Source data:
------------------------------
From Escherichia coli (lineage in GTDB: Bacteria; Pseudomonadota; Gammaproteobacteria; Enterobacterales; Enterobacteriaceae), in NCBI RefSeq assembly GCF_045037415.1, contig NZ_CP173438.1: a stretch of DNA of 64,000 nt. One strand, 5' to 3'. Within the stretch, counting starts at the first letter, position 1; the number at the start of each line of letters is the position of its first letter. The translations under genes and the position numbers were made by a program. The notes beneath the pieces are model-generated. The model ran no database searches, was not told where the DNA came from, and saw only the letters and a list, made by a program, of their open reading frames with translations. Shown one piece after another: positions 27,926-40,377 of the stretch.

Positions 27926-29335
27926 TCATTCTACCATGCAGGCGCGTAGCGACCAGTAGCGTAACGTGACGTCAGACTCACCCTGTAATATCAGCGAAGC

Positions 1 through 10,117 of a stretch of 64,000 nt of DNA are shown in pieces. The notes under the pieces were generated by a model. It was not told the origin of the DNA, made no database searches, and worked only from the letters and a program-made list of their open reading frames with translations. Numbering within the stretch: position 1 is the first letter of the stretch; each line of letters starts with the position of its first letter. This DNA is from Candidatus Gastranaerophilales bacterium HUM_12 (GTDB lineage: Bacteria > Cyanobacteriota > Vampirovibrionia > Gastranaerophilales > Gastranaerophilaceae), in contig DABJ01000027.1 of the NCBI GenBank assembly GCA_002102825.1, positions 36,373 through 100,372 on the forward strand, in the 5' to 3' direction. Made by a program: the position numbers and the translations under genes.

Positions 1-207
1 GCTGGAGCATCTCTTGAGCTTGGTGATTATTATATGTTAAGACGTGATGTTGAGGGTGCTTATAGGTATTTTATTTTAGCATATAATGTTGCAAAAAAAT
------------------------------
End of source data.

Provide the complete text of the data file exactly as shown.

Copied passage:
From Escherichia coli (lineage in GTDB: Bacteria; Pseudomonadota; Gammaproteobacteria; Enterobacterales; Enterobacteriaceae), in NCBI RefSeq assembly GCF_045037415.1, contig NZ_CP173438.1: a stretch of DNA of 64,000 nt. One strand, 5' to 3'. Within the stretch, counting starts at the first letter, position 1; the number at the start of each line of letters is the position of its first letter. The translations under genes and the position numbers were made by a program. The notes beneath the pieces are model-generated. The model ran no database searches, was not told where the DNA came from, and saw only the letters and a list, made by a program, of their open reading frames with translations. Shown one piece after another: positions 27,926-40,377 of the stretch.

Positions 27926-29335
27926 TCATTCTACCATGCAGGCGCGTAGCGACCAGTAGCGTAACGTGACGTCAGACTCACCCTGTAATATCAGCGAAGC

Positions 1 through 10,117 of a stretch of 64,000 nt of DNA are shown in pieces. The notes under the pieces were generated by a model. It was not told the origin of the DNA, made no database searches, and worked only from the letters and a program-made list of their open reading frames with translations. Numbering within the stretch: position 1 is the first letter of the stretch; each line of letters starts with the position of its first letter. This DNA is from Candidatus Gastranaerophilales bacterium HUM_12 (GTDB lineage: Bacteria > Cyanobacteriota > Vampirovibrionia > Gastranaerophilales > Gastranaerophilaceae), in contig DABJ01000027.1 of the NCBI GenBank assembly GCA_002102825.1, positions 36,373 through 100,372 on the forward strand, in the 5' to 3' direction. Made by a program: the position numbers and the translations under genes.

Positions 1-207
1 GCTGGAGCATCTCTTGAGCTTGGTGATTATTATATGTTAAGACGTGATGTTGAGGGTGCTTATAGGTATTTTATTTTAGCATATAATGTTGCAAAAAAAT